In the simplest of homes the open fire was, and in some places still is, burned in the middle of the floor, regardless of the offensive smoke. But during the 1500s in Europe the idea arose of moving the fire against the wall, and constructing a flue inside a chimney above to carry the smoke away. This general type of open fire is with us still. They tend to be both inefficient and smoky as they cannot generate temperatures high enough to fully break down the fuel. They drag huge amounts of fresh, warmed, air up the chimney which is both inefficient and can lead to the 'cold back' syndrome, where, away from the direct radiation of the glowing fire, the room is actually made cooler as vast amounts of outside air are drawn in, an effect which was actually used in the 19th Century to provide coal-fired cooling in large buildings.
Open hearth at Arnol Blackhouse Museum and early type of domestic open fire
In the late 1700s the American-born Benjamin Thompson, back from pioneering research into heat in Bavaria which had earned him the title of 'Count Rumford', developed the type of improved fire which had a smaller opening (to make sure less warm air was lost up the chimney) a compact fire with ceramics around it (to created higher burring temperatures) and tapered, or 'trapezoidal' fireback to help radiate heat back into the room. From the late 19th Century, this developed into the British Standard type of fire still used in Britain and Ireland and precisely defined in BS1251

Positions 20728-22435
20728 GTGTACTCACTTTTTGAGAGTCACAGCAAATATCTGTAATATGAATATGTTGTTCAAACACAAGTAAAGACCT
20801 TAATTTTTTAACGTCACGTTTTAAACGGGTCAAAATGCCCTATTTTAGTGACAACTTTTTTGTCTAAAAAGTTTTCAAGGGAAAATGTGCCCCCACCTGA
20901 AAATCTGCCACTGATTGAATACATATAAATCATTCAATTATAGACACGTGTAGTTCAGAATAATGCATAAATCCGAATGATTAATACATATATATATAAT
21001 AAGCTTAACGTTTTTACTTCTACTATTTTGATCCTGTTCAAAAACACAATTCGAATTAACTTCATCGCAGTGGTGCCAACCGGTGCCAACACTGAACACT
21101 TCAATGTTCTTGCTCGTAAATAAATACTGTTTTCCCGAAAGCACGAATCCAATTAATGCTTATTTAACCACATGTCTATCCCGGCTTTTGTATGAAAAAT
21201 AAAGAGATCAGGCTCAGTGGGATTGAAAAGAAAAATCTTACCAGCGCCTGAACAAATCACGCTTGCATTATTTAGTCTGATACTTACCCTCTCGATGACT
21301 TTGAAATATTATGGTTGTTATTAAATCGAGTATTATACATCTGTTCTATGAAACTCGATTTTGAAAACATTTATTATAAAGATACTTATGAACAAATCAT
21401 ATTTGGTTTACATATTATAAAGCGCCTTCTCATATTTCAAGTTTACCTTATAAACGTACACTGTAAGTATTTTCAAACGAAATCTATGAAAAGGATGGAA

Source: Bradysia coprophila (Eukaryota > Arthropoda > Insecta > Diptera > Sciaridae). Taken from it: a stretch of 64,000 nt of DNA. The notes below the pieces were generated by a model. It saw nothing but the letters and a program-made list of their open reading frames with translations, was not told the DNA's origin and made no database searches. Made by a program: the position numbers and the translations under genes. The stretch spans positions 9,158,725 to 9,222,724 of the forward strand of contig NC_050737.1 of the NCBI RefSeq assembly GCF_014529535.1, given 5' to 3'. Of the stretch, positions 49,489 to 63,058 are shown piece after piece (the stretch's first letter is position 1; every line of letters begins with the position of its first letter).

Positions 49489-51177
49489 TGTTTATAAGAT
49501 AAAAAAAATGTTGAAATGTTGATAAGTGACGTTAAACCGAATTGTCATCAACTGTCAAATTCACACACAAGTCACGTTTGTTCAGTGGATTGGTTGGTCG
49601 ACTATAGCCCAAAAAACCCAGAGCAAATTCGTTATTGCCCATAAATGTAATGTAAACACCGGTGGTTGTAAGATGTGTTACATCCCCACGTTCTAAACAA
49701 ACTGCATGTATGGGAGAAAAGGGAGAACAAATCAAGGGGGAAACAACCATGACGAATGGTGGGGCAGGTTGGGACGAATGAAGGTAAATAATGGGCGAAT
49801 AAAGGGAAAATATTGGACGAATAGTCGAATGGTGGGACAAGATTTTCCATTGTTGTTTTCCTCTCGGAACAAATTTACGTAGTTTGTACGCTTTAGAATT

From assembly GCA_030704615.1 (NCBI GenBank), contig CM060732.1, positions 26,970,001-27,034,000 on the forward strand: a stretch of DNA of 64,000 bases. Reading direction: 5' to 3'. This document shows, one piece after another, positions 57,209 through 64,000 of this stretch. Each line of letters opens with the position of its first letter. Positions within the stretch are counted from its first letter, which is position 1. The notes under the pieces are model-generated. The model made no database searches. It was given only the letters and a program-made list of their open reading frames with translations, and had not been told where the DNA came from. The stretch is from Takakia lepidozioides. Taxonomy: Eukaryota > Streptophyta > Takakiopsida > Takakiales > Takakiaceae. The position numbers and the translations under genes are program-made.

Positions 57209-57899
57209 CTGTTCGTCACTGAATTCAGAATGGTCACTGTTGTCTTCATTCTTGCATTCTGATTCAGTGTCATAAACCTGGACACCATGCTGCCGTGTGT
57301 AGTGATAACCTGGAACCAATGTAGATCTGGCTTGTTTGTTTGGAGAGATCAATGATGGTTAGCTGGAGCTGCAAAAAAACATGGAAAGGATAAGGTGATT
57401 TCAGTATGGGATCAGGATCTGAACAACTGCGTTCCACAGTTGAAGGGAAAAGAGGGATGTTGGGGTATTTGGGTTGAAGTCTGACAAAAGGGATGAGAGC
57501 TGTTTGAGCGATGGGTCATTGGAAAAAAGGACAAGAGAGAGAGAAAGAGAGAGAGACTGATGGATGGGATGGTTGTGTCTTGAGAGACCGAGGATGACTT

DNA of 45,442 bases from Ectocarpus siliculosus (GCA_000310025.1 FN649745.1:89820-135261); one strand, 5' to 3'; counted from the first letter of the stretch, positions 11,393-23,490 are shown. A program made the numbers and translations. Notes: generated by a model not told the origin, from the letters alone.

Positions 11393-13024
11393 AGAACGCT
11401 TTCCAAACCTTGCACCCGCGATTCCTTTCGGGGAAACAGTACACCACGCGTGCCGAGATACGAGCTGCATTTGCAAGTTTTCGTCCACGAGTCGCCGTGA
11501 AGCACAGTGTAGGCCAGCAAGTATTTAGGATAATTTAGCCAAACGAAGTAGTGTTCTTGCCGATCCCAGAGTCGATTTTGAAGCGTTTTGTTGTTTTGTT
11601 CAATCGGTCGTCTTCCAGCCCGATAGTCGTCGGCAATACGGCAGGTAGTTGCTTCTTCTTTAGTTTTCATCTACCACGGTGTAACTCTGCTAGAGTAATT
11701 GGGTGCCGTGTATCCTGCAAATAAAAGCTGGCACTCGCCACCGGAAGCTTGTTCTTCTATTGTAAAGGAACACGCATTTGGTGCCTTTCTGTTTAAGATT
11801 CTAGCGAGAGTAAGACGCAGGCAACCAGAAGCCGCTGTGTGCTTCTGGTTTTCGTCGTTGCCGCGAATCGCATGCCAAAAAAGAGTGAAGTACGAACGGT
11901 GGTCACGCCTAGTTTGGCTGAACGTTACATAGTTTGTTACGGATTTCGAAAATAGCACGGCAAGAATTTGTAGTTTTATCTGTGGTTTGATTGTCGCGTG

Parts of a British Standard Fireplace
HOW TO MAKE AN OPEN FIRE WORK
An open fire burns it draws fresh air in from the room, not just around the burning fuel, but from the whole open 'face' of the fire - the entire width and height of the fireplace opening. Without a chimney tall enough to generate The Chimney Effect with sufficient force, and a flue cross-section big enough to carry all this air away, and a sufficient amount of fresh air entering to replace it, the fire will Smoke into the room.
As a general rule the area of the fireplace "face" opening must not be larger than the smallest cross-sectional area of the flue multiplied by the chimney height in metres, and there must be a permanent open air supply into the room equal to at least ½ the cross-sectional area of the flue. So;
EXAMPLE: If the flue is 5m high, and has a cross section at its smallest point of 0.3m x 0.3m (=0.09m²) then 5 x 0.09 = a maximum open area of 0.45m², and a fresh air entry into the room equal to half of 0.09m² = 0.045m² or about 200mm x 200mm. For a square opening, then the Sqare Root of 0.45 is 0.67, so you could have an opening 0.67m or 670mm square. If the opening is, say, 400mm (0.4m) wide then divide 0.4 onto the area 0.45 to get the permissible height of 1.1m.
There is nothing you can do to a natural draught open fire to prevent it smoking other than, first giving enough air, reducing the area of the opening, or increasing the height or internal size of the the chimney. One solution is to construct a casing around the open fire, sealed into the flue, which effectively reduces the opening size as well as minimising warm air loss, illustrated below in a version by camelotrealfires.co.uk
Canopy and convector casing around an open fire.
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